After the suspension of the national campaign to immunize children against dengue fever by the Philippine government, faced with a popular and political emotion, Sanofi Pasteur announced that he will reimburse Dengvaxia for unused doses in Manila. He will also propose a modification of the notice.
Sanofi Pasteur will reimburse the Philippine government for unused doses of a dengue vaccine. Manila has suspended the vaccination campaign because of concerns about the death of 14 children as a result of the vaccination.
Sanofi Pasteur pointed out that this reimbursement had nothing to do with vaccine safety issues and aimed to improve its relationship with the Philippine Ministry of Health, which is investigating the deaths of these children as a result of vaccination with the vaccine. Dengvaxia.
Dengue fever or tropical flu
Dengue, also called "tropical flu", is a tropical haemorrhagic fever linked to an arbovirus, transmitted by a mosquito of the genus Aedes.
WHO estimates that there are 50 million annual cases worldwide, including 500,000 cases of dengue hemorrhagic fever, which are fatal in more than 2.5% of cases. Originally present in the tropical and subtropical areas of the world, dengue now affects Europe where the first indigenous cases have been recorded.
Strains of dengue virus are divided into four distinct serotypes: DEN-1 to DEN-4. Immunity acquired in response to infection with one serotype confers protective immunity only against this infecting serotype but not against other serotypes. As a result, a person is likely to be infected with each of the four dengue serotypes in his lifetime. Subsequent infections with other serotypes would increase the risk of developing a severe dengue, known as "haemorrhagic".
The vaccine produced by the French laboratory Sanofi Pasteur is licensed in Mexico, Brazil, El Salvador and the Philippines to protect the 9-45 years of this potentially deadly virus. The particularity of this vaccine is its ability to immunize individuals against the four strains of the dengue virus with an efficiency between 56 and 60%.
Two forms of dengue
"Classic" dengue occurs suddenly after 2 to 7 days of incubation with a high fever with headache, nausea, vomiting, joint and muscle pain and a rash like measles. A brief remission is observed after 3 to 4 days, then the symptoms intensify, conjunctival haemorrhages, nosebleeds or bruises may occur, before regressing quickly after one week and a recovery that can last Several weeks.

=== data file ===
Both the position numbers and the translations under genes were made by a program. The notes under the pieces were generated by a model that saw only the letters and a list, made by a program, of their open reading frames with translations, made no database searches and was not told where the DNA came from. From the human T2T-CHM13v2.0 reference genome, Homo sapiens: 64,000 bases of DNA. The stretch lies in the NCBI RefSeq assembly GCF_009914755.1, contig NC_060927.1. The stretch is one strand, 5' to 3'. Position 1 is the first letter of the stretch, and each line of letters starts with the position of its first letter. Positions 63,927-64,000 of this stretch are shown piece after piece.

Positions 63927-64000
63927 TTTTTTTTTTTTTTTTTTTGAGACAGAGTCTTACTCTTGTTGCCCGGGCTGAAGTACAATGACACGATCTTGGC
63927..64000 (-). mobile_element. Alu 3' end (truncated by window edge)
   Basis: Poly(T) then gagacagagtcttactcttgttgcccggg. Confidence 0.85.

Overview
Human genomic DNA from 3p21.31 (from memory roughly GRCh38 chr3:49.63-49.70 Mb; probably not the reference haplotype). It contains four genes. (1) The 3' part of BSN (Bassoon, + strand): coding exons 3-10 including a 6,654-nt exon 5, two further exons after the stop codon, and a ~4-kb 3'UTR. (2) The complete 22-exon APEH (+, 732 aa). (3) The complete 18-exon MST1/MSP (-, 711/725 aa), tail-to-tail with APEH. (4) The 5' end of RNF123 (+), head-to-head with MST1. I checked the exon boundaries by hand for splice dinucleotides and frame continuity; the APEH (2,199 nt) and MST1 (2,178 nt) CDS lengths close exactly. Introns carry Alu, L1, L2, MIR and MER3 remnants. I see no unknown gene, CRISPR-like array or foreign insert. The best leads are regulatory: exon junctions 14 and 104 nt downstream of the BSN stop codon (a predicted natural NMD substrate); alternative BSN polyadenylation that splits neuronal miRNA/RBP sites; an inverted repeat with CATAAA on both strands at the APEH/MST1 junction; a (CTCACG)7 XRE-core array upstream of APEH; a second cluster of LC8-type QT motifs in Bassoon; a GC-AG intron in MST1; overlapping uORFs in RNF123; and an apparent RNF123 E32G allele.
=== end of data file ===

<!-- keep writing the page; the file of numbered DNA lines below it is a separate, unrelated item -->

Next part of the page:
Dengue "haemorrhagic", which represents about 1 to 2.5% of cases, is extremely severe: the fever persists and multiple haemorrhages gastrointestinal, cutaneous and cerebral occur. Especially in children under the age of fifteen, a state of hypovolemic shock can set in, cause abdominal pain and cause death if the patient is not resuscitated. There is no specific treatment against the virus.
Concerns about the vaccine
In the Philippines, from April 2016, Dengvaxia was widely used as part of the national immunization campaign until, in December 2017, the government expressed its concerns.
After Sanofi announced that the vaccine could worsen the disease in people who have never had a dengue fever and are infected with the virus for the first time, an emotion has seized Philippine public opinion.
Parents then declared that the vaccine was responsible for the death of their child (14 cases). Although there is no direct link between vaccination and child deaths to date, Filipino parliamentarians have gone so far as to accuse the government of knowingly putting the health of children at risk. In total, nearly 830,000 children received the vaccine.
An investigation in the Philippines
After the death of these 14 children who received Dengvaxia, the Philippine government opened an investigation. In December 2017, he also announced that he would be asking Sanofi Pasteur for reimbursement of 22.8 million euros for unused doses.
Sanofi Pasteur, the group of the group in charge of vaccines, which announced Monday that a refund was planned, said that this decision was "unrelated to any safety issues or quality of Dengvaxia." In the same press release, Sanofi Pasteur states that "the general benefits of dengue vaccination remain positive in countries where the disease is highly endemic like the Philippines".
A change of instructions
Dengvaxia is currently indicated in most countries for people aged nine and over who live in areas where dengue fever is highly endemic. This vaccine prevented 93% of serious illnesses and 80% of dengue hospitalizations in the 25 months of clinical trials in ten countries in Latin America and Asia where dengue fever is prevalent. widespread.
In the light of the latest analysis, Sanofi will propose to national regulatory agencies to update the package leaflet and ask health professionals to assess the likelihood of prior dengue infection in their patients before proceeding to the vaccination. The latter should be advocated only when its potential benefits outweigh its risks (in countries where the burden of disease is high) and is not recommended for people with no history of dengue infection.